Johann Adolf (1699–1783) studied with Alessandro Scarlatti in Naples and married the Venetian mezzo-soprano Faustina Bordoni. He was Kapellmeister to the Elector of Saxony in Dresden for over thirty years and became one of the most admired and respected composers in Europe. It was to the detriment of his posthumous reputation that he cultivated with skill and artistry a genre (opera seria) that became moribund even in his own lifetime.

  • Heinichen,

    Johann David (1683–1729) attended the Thomasschule in Leipzig and studied at Leipzig university (1702–6). He wrote operas for Leipzig before 1710, and after a period in Venice and Rome (where he taught Bach’s future patron, Prince Leopold of Anhalt-Cöthen) he was engaged as Kapellmeister to the Dresden court. He was the author of one of the most important Baroque treatises on music, Der General-Bass in der Composition (1728), and has sometimes been credited with the composition of the Kleines harmonisches Labyrinth, an organ work previously attributed to Bach (BWV591).

  • Henrici,

    Christian Friedrich, see ‘Picander’.

  • Hurlebusch,

    Conrad Friedrich (c. 1696–1765) was a restless, lonely musician who failed to obtain several appointments and either declined or resigned (p.288) many others before he finally settled down as organist at the Oude Kerk, Amsterdam, from 1743 until his death. He was the subject of several slanderous articles during his lifetime, and his posthumous reputation has not been helped by unjust and injurious interpretations often placed upon his behaviour when he visited Bach at Leipzig. Bach thought sufficiently highly of him to act as the Leipzig agent for some of Hurle-busch’s printed music.

  • Johann Ernst

    (1696–1715), Prince of Weimar, was taught the keyboard by Bach’s kinsman, J. G. Walther. The young prince was a gifted, though not fully developed, composer, and his Six Concertos Op. 1 were published by Telemann in 1718. Bach arranged two of them for harpsichord and two other concertos by Ernst for organ.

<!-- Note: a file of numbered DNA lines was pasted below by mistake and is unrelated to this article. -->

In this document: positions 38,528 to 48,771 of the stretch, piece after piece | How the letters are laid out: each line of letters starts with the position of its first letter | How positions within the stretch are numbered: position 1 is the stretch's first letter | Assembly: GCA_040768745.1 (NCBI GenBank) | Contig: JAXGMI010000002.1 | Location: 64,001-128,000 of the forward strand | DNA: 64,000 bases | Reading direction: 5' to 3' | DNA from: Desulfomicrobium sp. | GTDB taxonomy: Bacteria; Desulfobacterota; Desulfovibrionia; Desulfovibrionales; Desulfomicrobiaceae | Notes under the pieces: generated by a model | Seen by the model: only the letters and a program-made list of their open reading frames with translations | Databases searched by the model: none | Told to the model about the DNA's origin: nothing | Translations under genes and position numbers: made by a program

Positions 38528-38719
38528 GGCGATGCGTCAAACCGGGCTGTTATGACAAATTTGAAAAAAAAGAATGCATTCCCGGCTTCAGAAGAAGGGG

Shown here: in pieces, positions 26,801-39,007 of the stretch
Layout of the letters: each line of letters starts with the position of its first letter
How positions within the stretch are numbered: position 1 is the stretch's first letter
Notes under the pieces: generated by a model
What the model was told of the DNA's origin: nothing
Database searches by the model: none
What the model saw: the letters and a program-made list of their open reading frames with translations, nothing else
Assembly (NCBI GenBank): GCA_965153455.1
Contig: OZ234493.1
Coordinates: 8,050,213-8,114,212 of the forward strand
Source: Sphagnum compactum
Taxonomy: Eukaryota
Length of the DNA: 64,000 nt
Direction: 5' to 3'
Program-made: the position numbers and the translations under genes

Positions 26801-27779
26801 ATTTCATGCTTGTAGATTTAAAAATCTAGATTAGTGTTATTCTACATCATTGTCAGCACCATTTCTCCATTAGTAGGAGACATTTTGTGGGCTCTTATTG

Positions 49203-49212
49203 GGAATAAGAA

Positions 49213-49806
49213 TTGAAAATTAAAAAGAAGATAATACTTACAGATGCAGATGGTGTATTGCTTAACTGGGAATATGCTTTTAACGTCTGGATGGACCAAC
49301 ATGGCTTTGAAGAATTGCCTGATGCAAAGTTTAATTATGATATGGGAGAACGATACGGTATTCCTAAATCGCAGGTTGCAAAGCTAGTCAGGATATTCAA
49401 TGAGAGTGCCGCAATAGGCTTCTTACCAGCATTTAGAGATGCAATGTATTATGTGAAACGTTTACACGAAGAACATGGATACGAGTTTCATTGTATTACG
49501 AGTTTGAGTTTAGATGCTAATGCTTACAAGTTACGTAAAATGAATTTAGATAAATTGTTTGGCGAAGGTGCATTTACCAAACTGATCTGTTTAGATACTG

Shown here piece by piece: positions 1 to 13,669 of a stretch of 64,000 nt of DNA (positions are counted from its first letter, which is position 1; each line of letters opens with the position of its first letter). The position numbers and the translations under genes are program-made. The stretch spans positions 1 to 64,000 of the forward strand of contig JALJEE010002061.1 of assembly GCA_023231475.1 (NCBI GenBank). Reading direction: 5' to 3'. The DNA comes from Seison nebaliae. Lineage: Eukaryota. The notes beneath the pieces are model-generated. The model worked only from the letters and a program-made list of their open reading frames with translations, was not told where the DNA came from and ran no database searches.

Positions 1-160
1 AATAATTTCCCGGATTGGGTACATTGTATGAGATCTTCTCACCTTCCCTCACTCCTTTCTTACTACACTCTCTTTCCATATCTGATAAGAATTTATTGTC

• Keiser,

    Reinhard (1674–1739) was educated at the Thomasschule in Leipzig before making his name as an opera composer in Brunswick and Hamburg. A St Mark Passion which Bach performed at Leipzig was once attributed to Keiser, and Bach’s own Passion settings may reflect Keiser’s influence in certain particulars, for example in the dramatic use of accompanied recitative and arioso.

  • Kerll,

    Johann Caspar (1627–93) studied in Italy, possibly with Frescobaldi, and was appointed Kapellmeister at the electoral court of Munich in 1656. He resigned in 1673 and went to Vienna as organist at St Stephen’s Cathedral. From 1677 he served as organist at the imperial court. He returned to Munich in 1684 and died there. His keyboard music, known to Bach and admired by him, includes toccatas, ricercares, and some descriptive pieces.

  • Kirchhoff,

    Gottfried (1685–1746) was a pupil of Zachow (Handel’s teacher) and succeeded him in 1714 as organist at the Liebfrauenkirche, Halle (Bach having declined the post). He wrote mainly vocal and organ music for church use. One of his cantatas is to a text also set by Bach (BWV63).